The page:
Eyes Like Mingus -- a jazz poetry anthology
Jazz poetry is not always about musicians. Sometimes the syntax/ flow has a syncopation to it that reminds one of jazz, especially if one is thinking of Be-Bop or just Bop.
When I first started learning about jazz, I started with the 20s and worked my way up to the gates of Bop - city where I stalled out. Not only couldnít I get Bop; I couldnít find the "head" & forget about tapping your foot to the beat! I was young, so very, very young.
20 years later, I finally got it. It took me awhile, but a few years back, it all fell into place. Bop, , is a transcendant experience: sound and movement, chaos and serenity, and most of all, space. So to, these poems flow to a unique rhythm.
About the dedication. Steve Fowler, a "musicianís musician" (so says Mark Weber), composer, a performer of experimental jazz with Vinny Golia (Nine Winds Records), fighter of ALS (killer of Charles Mingus & Lou Gehrig). He & I became friends in 1998. This book is dedicated to him and to all who continue to buck the odds.
RD Armstrong (editor & poet)
Eyes Like Mingus (For Steve Fowler) Eyes like flint like flecks of coal like shiny bits of starless sky trapped in the ruins of a slag heap Eyes like molten steel sullen and angry piercing -- a bullet finding its mark like a jaguar passionate and alive yet hating the trap pacing behind the bars bars like a skeleton trapped inside the mind behind Eyes like Mingus like notes caught in the net like the grid of notation like Mingus in shamanic Mexico trapped in a chair no strength to grip no fingers to coax notes with no feet to stand up and count with no time -- no signature Eyes like concrete -- shattering like glass -- splintering like the wrecking ballís slap like voltage -- unregulated like a passion laid bare to the galleryís scrutiny like the madmanís frothing nightmare like the inexplicable accuracy of random fate like a shot to the belly like Coltraneís "Favorite Things" like your fingers -- stilled Eyes like an empty glass staring bug-eyed into space upturned and dispassionate like a dream -- lost in the stars Eyes like Mingus silent but never silenced. by RD Armstrong 1962 the old black hawk booked the best jazz musicians of its day Getz, Mulligan, Diz to name just a few I went there but twice once with the poet Jack Micheline once with a young Latin girl to see Miles Davis blow his horn forced to sit in the teenage section because she was only 17 sipping on a coke smoke curling around the room in long lingering lazy circles sweet sax smooth slow gin tenor my hand on warm thigh feeling high feeling cool be-bop rhtythms dancing inside my soul by AD Winans bud powell on verve (for bob austin) i always had trouble with the fast guys -- charlie parker, coleman hawkins, bud powell -- i guess i was a young romantic in search of the lyrical, rhapsodic, and climatic -- stan kenton, gerald wilson, coltrane, ahmad jamal -- the brooding miles who really slowed things down and took them overseas. but now the liner notes instruct my ear in the "romantic agony" of improvisation at a breakneck pace: the challenge of it, living on the brink of failure, the incomparable concentration on coordination of brain, heart, and fingers, context of the rhythm section, historical gestalt, the journey taking him from classically trained child of a musician through the smoke and drugs of urban blues clubs to the left-bank caves where his piano would personify le-jazz-hot. as with heart crane, it was artistry within a crumbling tower, the crystal peal of aching bells. i havenít spent my obligatory april in paris yet, but i have known the bareness of december in the gardens there. as caillebotte perceived, it sometimes rains on sundays on parisian boulevards. time has a way of getting out of 4/4 joint, and sometimes it is best that we just take it somewhere; sometimes itís the last control we ever exercise. sometimes the stars are only in our eyes, and sometimes we no longer have the lungs to contemplate ascending the steep stairway to the end of night. eventually even bud powell has to slow things down and meditate, grown elegaic: cíest la vie; it was just one of those things; it never even entered my mind. it never entered his mind. it never entered ours. and then it does. and sometimes not so tenderly. by Gerald Locklin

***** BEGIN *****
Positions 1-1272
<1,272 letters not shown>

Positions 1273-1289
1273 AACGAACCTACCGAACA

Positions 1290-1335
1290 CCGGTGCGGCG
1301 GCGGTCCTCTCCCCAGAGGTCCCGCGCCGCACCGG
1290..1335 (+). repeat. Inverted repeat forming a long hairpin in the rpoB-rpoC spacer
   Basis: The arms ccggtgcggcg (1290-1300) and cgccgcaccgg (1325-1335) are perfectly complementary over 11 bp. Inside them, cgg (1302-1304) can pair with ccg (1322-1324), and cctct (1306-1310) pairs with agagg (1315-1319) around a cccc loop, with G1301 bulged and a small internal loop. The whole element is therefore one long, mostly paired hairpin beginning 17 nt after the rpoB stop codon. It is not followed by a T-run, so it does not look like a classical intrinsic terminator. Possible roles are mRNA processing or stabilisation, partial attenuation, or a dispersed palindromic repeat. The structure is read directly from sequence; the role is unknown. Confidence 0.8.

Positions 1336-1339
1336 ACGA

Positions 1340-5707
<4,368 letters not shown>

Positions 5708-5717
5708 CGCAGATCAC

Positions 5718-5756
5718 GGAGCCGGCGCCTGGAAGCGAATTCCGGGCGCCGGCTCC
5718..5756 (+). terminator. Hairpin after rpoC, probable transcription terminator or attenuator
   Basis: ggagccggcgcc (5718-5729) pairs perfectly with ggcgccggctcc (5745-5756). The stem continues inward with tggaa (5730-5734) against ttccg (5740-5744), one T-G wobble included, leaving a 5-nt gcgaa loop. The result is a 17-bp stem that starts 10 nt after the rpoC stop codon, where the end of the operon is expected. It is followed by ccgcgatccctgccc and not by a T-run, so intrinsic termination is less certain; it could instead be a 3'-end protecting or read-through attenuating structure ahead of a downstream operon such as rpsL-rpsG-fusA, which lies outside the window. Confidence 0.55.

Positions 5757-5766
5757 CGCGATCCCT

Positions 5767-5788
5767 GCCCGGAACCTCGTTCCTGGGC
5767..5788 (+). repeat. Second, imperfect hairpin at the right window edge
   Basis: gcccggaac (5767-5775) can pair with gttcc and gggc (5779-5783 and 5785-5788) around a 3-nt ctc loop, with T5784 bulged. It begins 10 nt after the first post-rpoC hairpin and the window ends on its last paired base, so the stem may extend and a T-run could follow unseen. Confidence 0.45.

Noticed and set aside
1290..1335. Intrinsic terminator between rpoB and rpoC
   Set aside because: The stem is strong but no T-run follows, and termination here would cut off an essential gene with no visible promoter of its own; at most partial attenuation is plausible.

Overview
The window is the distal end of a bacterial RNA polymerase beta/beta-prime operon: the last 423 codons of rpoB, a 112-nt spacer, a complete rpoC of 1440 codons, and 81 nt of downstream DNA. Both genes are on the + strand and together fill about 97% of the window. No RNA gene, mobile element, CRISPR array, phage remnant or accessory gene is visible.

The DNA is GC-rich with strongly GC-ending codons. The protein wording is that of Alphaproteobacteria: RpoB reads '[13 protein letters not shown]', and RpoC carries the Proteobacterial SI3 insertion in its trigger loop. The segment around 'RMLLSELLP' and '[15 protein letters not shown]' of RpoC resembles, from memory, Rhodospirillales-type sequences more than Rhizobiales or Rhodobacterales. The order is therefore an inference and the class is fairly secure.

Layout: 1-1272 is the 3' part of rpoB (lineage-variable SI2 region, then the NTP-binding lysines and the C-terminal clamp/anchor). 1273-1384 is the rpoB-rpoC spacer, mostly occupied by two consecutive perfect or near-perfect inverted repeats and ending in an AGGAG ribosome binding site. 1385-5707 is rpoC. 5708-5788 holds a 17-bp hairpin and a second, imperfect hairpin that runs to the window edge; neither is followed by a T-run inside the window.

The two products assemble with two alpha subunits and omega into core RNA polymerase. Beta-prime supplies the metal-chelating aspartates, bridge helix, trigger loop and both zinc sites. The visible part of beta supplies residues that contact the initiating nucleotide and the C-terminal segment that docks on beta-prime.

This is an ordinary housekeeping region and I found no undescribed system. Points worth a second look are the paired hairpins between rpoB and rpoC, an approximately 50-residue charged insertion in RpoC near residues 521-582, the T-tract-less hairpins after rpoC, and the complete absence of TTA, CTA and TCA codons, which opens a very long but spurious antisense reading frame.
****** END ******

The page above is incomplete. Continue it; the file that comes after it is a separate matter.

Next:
The Little Red Book series: books #2 -- 6
The House of Lummox: "A Journey Up The Coast" RD Armstrong aka: Raindog
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